This financial stress forced the U.N. and the other member states to agree to lower the maximum contribution level for the regular budget assessment to 22 percent in 2001, which was a condition for U.S. payment of arrears under the 1999 Helms–Biden agreement. This lowered the U.S. regular budget assessment from 25 percent to 22 percent. As part of the agreement, the U.N. also established a formal peacekeeping assessment and agreed to gradually reduce America’s assessment to 25 percent. Ambassador Richard Holbrooke, who brokered the deal, secured an immediate reduction from 30.2816 percent in 2000 to 28.134 percent in January 2001. He testified that “[t]he U.S. rate will continue to progressively decline, and we expect that it will reach 25 percent by roughly 2006 or 2007.”[8 ]
Congress accepted these assurances in good faith and approved payment of the arrears. While Congress maintained the 25 percent cap as an incentive for the U.N. to follow through on its promise, it approved gradually diminishing increases in the cap to avoid accumulating arrears while the U.N. lowered the U.S. assessment to 25 percent. With the threat of the U.S. peacekeeping cap as an incentive, the U.N. began reducing the U.S. peacekeeping assessment, albeit not as rapidly as originally agreed, reaching 25.9624 percent in 2008 and 2009. (See Table.)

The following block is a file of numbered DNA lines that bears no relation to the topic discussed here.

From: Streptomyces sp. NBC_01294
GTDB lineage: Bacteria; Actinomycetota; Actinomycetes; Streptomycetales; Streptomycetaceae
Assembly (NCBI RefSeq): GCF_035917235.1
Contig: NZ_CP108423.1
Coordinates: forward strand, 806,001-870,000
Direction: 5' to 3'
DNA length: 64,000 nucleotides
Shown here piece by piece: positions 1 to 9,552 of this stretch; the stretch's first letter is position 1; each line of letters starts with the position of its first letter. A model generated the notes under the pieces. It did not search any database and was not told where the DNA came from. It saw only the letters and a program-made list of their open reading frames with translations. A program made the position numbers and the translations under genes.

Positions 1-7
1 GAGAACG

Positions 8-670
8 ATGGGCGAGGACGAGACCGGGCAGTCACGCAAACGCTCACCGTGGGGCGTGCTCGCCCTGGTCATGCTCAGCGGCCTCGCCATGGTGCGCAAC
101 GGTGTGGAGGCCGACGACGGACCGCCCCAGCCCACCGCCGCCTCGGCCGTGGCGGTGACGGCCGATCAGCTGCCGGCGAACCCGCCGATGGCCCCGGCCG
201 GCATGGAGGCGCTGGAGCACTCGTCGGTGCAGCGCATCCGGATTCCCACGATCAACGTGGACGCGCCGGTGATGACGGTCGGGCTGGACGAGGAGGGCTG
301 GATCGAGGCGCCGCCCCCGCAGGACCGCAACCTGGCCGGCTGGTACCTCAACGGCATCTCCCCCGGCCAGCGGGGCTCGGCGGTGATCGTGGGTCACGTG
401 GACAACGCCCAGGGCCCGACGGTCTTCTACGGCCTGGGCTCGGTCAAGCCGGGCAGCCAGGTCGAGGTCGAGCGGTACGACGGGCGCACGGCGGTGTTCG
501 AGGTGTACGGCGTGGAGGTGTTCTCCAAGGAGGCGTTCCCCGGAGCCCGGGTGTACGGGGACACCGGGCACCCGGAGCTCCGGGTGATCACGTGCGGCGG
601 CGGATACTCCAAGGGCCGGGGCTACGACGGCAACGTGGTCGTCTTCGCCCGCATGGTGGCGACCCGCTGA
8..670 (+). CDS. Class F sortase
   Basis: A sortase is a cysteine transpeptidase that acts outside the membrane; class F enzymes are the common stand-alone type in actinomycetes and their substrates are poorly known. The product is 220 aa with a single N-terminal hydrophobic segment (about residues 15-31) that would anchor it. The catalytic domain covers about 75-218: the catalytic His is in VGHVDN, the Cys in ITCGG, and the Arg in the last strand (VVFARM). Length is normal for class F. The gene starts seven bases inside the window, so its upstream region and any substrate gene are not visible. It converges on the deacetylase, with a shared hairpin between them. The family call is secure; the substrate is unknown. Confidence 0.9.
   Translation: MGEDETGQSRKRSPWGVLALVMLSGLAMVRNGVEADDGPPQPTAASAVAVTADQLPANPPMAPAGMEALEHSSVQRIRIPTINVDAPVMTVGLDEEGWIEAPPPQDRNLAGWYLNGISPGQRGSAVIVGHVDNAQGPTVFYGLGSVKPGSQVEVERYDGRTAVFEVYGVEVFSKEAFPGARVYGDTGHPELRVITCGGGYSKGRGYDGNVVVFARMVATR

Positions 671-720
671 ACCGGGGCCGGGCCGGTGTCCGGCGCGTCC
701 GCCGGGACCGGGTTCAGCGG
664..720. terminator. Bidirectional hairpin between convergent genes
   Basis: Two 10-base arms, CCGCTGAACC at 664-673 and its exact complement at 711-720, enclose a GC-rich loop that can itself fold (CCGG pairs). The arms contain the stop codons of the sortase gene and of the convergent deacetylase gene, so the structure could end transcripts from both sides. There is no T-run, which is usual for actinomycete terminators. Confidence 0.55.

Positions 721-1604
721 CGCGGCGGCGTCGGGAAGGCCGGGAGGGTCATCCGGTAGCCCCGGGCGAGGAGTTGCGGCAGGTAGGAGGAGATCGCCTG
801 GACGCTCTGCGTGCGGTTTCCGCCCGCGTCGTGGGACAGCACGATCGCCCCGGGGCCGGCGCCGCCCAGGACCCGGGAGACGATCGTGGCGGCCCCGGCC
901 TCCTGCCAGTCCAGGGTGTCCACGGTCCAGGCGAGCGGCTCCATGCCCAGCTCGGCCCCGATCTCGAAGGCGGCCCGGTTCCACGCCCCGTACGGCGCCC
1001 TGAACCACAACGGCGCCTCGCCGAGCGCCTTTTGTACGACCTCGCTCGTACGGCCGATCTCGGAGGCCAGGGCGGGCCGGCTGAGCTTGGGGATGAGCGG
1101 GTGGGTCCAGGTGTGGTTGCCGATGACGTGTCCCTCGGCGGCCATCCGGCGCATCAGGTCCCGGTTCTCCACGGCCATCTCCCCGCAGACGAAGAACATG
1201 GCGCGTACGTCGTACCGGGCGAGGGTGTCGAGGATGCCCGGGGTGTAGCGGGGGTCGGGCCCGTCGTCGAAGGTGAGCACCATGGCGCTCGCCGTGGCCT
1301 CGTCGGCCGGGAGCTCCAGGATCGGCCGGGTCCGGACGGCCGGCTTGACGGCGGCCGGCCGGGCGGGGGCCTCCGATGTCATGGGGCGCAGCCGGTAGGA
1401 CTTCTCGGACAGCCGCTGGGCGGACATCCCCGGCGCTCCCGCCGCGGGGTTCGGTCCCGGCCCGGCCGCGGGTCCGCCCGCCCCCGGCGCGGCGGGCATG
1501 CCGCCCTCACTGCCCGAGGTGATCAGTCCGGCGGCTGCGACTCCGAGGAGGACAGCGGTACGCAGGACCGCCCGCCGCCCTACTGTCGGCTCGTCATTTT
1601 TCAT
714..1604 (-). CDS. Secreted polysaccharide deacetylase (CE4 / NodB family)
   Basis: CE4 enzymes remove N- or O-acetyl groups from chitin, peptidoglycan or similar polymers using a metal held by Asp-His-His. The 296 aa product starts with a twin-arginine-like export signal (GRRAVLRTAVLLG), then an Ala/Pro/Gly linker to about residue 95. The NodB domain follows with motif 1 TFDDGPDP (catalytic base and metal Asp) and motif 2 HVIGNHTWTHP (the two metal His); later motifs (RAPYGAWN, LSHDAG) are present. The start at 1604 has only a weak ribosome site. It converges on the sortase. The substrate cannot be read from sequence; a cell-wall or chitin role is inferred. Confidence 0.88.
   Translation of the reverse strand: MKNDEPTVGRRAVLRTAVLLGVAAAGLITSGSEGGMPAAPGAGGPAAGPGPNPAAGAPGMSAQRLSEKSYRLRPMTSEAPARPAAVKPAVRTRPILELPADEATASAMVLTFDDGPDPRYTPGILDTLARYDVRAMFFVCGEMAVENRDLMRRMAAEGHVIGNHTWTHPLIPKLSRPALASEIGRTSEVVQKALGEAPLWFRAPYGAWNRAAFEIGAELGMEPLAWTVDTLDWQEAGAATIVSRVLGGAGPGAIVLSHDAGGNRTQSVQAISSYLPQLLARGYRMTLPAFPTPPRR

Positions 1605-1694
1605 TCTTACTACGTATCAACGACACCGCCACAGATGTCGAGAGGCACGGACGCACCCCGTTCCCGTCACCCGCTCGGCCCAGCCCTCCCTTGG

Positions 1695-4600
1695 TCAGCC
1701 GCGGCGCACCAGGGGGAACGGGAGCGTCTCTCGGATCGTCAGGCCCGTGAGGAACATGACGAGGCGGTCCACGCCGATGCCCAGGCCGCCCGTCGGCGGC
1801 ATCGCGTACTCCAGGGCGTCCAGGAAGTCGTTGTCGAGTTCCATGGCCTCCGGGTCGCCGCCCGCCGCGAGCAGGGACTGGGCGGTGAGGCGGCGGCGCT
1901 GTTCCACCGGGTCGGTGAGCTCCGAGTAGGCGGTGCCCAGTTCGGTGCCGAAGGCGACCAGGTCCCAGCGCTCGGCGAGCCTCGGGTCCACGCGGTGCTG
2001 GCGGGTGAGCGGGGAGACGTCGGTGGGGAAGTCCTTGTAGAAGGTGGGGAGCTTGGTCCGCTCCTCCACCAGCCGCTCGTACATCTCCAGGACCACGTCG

An Inadequate Defense
This trend sharply reversed with the 2010–2012 scale—the first negotiated by the Obama Administration—which assessed the U.S. 27.1743 percent in 2010, and 27.1415 percent in 2011 and 2012 for peacekeeping. Congress and the Administration encouraged this assessment hike in 2009 by increasing the cap from 25 percent to 27.1 percent and applying it retroactively through 2005 to allow payment of arrears accumulated during that period. The other U.N. member states interpreted this action as a weakening in U.S. resolve to lower its peacekeeping assessment and, unsurprisingly, increased the U.S. peacekeeping assessment to 27.1743 percent in 2010. The increase from 25.9624 percent in 2009 to more than 27.1 percent from 2010 through 2012 cost U.S. taxpayers roughly $278 million over the past three years.
The U.S. repeated the error by increasing the cap to 27.3 percent for 2010. Subsequent legislation made the situation even worse by failing to identify a specific cap number. Starting in 2011, the U.S. made funds available “up to the amount specified in Annex IV accompanying United Nations General Assembly Resolution 64/220.” In other words, the U.S. increased the cap to the level adopted by the U.N.
Predictably, the other member states have sought to take advantage of this development. In the negotiations on the scale of assessment for 2013–2015, the Group of 77 sought to raise the maximum contribution level to 25 percent, which would have resulted in a 3 percentage point increase in the U.S. assessment.
Thankfully, the U.S. defeated that proposal. Based on the adjusted biennial budget of $5.39 billion for 2012–2013. raising the U.S. regular budget assessment to 25 percent would have cost an additional $81 million per year. Since peacekeeping assessments are based on those for the regular budget, maintaining the 22 percent regular budget assessment for the U.S. prevented a similar 3 percentage point hike in America’s peacekeeping assessment. An additional 3 percentage points in America’s peacekeeping assessment would cost U.S. taxpayers $217 million per year using the current $7.23 billion budget, which runs from July 2012 through June 2013, as a baseline.